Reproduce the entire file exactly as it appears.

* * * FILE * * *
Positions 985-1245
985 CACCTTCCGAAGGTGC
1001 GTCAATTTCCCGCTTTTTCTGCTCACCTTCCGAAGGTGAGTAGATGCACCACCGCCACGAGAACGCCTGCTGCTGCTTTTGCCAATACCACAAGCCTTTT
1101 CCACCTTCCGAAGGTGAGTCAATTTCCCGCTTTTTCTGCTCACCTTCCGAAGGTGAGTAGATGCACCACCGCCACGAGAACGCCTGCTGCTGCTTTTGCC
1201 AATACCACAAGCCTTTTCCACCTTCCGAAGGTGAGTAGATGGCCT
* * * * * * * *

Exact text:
Positions 985-1245
985 CACCTTCCGAAGGTGC
1001 GTCAATTTCCCGCTTTTTCTGCTCACCTTCCGAAGGTGAGTAGATGCACCACCGCCACGAGAACGCCTGCTGCTGCTTTTGCCAATACCACAAGCCTTTT
1101 CCACCTTCCGAAGGTGAGTCAATTTCCCGCTTTTTCTGCTCACCTTCCGAAGGTGAGTAGATGCACCACCGCCACGAGAACGCCTGCTGCTGCTTTTGCC
1201 AATACCACAAGCCTTTTCCACCTTCCGAAGGTGAGTAGATGGCCT